The National Student interview
by Alex Taylor

American Mary is the new horror film directed and written by Jen and Sylvia Soska, otherwise known as The Twisted Twins. With body modification as the main theme of the story we see medical student Mary use her surgical skills to her advantage. At first purely for financial reasons, it soon turns into a bloody tale of revenge.

TNS managed to grab a quick interview with directors Jen and Sylvia Soska and lead actress Katharine Isabelle…
How’s the UK tour going so far?
Sylvia Soska: I feel like we’re Led Zeppelin without the musical talent or drugs. It’s really fun meeting everyone, it’s sort of like doing a play because usually when you make a film you don’t see the audience reaction but here we do.
Jen Soska: I’ve been to a lot of screenings and you aren’t sure how the audience are going to react, but the U.K. absolutely gets it. They were laughing their asses off which is my favourite thing.
S.S: We must have watched too much Fawlty Towers growing up, because our sense of humour is just so dry.

What made you use the subject of body modification?
S.S: Well I found body modification on the internet through reading about this story which I thought was real but turned out to be a prank, where two identical twin brothers actually switched limbs. I obsessed about it and thought it would be a great idea for a film.
We were introduced to Russ Fox, who’s actually a body mod artist, he came on set and looked over the script. There are two things which are fantastical which wouldn’t happen but everything else is possible.
J.S: He plays penis guy in the film actually.

A lot of the gory parts in the film aren’t actually shown, they’re more implied. Is that to encourage the audience to use their imagination and create fear through not knowing?
S.S: Yeah, well I believe that it’s the thought which really gets under your skin, the lead, in the original Texas Chainsaw Massacre you don’t actually see the hook go through the girl, but your mind tells you “oh I see this, I see that.”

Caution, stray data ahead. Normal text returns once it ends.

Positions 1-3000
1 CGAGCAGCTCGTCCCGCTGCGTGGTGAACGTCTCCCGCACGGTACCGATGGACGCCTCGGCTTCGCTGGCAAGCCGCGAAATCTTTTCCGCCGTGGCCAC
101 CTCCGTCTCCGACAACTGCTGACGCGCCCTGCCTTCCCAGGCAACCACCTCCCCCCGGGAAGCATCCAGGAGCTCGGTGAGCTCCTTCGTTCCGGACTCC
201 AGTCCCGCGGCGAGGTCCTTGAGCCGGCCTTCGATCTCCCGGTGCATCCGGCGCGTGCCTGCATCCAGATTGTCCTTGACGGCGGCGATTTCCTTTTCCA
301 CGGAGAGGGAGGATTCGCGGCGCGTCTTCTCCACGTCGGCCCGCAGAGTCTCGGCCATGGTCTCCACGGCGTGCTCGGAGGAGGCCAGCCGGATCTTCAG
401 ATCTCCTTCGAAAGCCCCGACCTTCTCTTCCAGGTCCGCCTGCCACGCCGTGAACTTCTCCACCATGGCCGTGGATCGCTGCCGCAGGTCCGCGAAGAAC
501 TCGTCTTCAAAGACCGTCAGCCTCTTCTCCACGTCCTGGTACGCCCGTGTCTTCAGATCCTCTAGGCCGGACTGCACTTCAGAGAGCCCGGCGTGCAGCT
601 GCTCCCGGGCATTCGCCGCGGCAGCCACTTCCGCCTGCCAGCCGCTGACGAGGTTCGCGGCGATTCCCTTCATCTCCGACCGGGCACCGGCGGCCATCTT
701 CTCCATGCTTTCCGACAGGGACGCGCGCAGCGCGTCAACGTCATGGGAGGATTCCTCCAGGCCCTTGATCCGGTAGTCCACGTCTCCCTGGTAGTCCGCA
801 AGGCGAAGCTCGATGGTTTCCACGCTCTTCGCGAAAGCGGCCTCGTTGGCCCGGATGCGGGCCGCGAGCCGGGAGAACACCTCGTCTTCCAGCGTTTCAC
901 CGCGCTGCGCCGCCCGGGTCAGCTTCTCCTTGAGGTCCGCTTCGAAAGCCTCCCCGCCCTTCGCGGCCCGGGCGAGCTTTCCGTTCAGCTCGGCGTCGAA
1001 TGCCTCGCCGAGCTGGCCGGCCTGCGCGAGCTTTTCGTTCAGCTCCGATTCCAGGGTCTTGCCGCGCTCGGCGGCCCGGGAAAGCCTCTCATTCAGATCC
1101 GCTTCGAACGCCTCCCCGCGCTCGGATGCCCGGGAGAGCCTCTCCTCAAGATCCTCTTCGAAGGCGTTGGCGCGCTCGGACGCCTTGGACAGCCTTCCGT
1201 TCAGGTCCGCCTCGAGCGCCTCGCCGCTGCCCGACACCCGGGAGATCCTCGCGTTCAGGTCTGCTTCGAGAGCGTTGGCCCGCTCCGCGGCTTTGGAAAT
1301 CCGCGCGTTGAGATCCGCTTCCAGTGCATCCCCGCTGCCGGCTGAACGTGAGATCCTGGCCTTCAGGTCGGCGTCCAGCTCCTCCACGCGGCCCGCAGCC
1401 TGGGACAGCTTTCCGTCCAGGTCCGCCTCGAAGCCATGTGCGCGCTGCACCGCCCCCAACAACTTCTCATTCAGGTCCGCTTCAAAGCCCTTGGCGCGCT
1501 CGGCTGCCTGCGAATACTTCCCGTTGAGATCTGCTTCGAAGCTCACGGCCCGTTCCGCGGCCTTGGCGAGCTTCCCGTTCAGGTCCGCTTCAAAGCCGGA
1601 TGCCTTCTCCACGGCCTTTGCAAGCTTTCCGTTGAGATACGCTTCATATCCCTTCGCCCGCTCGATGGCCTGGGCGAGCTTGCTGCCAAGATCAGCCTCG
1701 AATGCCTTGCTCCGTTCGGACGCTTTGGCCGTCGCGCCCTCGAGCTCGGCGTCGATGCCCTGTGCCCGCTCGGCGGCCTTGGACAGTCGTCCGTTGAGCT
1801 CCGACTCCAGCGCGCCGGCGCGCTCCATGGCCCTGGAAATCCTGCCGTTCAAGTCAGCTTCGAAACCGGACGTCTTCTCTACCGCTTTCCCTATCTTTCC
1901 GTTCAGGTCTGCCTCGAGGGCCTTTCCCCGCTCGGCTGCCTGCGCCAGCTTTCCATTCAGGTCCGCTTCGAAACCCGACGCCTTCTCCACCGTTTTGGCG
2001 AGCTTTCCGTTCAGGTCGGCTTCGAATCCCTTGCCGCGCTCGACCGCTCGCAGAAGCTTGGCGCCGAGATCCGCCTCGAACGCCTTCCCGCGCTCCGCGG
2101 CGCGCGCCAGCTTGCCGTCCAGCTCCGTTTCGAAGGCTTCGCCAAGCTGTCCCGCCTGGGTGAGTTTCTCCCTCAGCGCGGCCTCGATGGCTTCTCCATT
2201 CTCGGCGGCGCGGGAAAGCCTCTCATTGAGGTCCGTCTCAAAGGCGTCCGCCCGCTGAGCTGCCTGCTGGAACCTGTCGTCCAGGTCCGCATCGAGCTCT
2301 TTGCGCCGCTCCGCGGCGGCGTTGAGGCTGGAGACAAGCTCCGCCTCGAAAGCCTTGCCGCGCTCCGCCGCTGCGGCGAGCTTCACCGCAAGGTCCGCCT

Katharine Isabelle: It’s more tiddly.
S.S: Exactly, it’s important for us to reference the kind of work which first got us excited about the genre.

You direct together; do you ever have issues agreeing with each other? Or having different ideas?
J.S: We Joke that, Sylvia is the Lars Van Trier and I’m the Joss Whedon. I put the heart in and then she rips it out, rapes it and takes a sh*t on it.
S.S: If I’ve had enough coffee.
J.S: Of course, only if you’ve had enough coffee to properly do what you want with it. We always tend to get to the same goal. Oddly enough you wouldn’t be able to watch American Mary and say ‘Jen directed that scene’ or ‘Slyvia wrote that scene.’ We do fight of course but never on set and 99.9% of the time are we on exactly the same page.

In the film, the typical gender stereotypes are reversed, is it nice to play the murderer instead of the victim?
K.I: This character was so much more than just not a victim. She was an incredibly talented, true to life, multidimensional human being. Women in film tend to be sweet or motherly and it’s sometimes hard for people to think of them with any capacity of evil.

There are a lot of interesting props used in the film – did you take any of these home with you after filming?
J.S: Well Sylvia has got Mary’s medical bag here with her now, and Katy has ordered one which I keep promising her is coming. Where Mary keeps her little rolled up knifes and weapons, that was actually Dana Scully’s from The X-Files.
S.S: More interestingly, the character Ruby in the film, one of her nipples is hanging on the wall, we have lots of spare nipples now.
S.S: I’m going to try really hard to get the Dr Grant puppet so I can hang him up and when people walk in they’re like “Oh, so you are insane.”

American Mary shares a lot of similarities with American Psycho, a good looking lead with a job high up in society with a dark, hidden side. As well as having similar titles. Is that very purposeful?
S.S : American Psycho is directed by Mary Harron. American Mary, it’s on there pretty thick. I love that book, I love that character. The thing is, there are so many characters like Patrick Bateman, Freddy, and Pinhead. But except for Asami Yamazaki in Audition, there are not many female characters that really explore the female capacity for evil.
J.S: American Psycho was all about appearances as well. Everyone is so far each other’s ass they can’t tell one person from the next. So fixed on materialistic values they can’t see what’s real. I love how he would go into such detail about the clothes he wore, and then go into the same amount of detail about how he had jumper cables connected to the hooker’s nipples. I think that was essential to the violence and creates a great character.

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